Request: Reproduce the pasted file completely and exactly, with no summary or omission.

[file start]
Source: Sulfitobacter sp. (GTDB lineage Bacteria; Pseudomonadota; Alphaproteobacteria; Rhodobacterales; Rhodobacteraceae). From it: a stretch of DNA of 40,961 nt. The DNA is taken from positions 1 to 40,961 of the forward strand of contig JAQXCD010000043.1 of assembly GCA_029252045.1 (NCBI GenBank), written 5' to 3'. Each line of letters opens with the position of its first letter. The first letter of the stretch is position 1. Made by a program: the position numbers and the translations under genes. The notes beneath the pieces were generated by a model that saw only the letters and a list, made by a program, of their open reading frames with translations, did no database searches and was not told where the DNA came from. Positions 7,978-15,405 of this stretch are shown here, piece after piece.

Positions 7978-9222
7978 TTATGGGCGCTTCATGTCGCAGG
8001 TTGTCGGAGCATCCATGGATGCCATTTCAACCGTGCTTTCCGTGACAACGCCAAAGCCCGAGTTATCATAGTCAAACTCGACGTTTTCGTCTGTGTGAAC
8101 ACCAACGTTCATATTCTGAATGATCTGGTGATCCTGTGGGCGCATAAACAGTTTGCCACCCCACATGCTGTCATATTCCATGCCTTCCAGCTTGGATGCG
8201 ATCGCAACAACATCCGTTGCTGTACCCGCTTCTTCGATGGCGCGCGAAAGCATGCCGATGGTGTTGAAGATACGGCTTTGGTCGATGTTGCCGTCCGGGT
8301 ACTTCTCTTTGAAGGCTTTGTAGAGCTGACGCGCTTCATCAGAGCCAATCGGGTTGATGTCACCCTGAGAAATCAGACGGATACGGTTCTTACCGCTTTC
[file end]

Source: Sulfitobacter sp. (GTDB lineage Bacteria; Pseudomonadota; Alphaproteobacteria; Rhodobacterales; Rhodobacteraceae). From it: a stretch of DNA of 40,961 nt. The DNA is taken from positions 1 to 40,961 of the forward strand of contig JAQXCD010000043.1 of assembly GCA_029252045.1 (NCBI GenBank), written 5' to 3'. Each line of letters opens with the position of its first letter. The first letter of the stretch is position 1. Made by a program: the position numbers and the translations under genes. The notes beneath the pieces were generated by a model that saw only the letters and a list, made by a program, of their open reading frames with translations, did no database searches and was not told where the DNA came from. Positions 7,978-15,405 of this stretch are shown here, piece after piece.

Positions 7978-9222
7978 TTATGGGCGCTTCATGTCGCAGG
8001 TTGTCGGAGCATCCATGGATGCCATTTCAACCGTGCTTTCCGTGACAACGCCAAAGCCCGAGTTATCATAGTCAAACTCGACGTTTTCGTCTGTGTGAAC
8101 ACCAACGTTCATATTCTGAATGATCTGGTGATCCTGTGGGCGCATAAACAGTTTGCCACCCCACATGCTGTCATATTCCATGCCTTCCAGCTTGGATGCG
8201 ATCGCAACAACATCCGTTGCTGTACCCGCTTCTTCGATGGCGCGCGAAAGCATGCCGATGGTGTTGAAGATACGGCTTTGGTCGATGTTGCCGTCCGGGT
8301 ACTTCTCTTTGAAGGCTTTGTAGAGCTGACGCGCTTCATCAGAGCCAATCGGGTTGATGTCACCCTGAGAAATCAGACGGATACGGTTCTTACCGCTTTC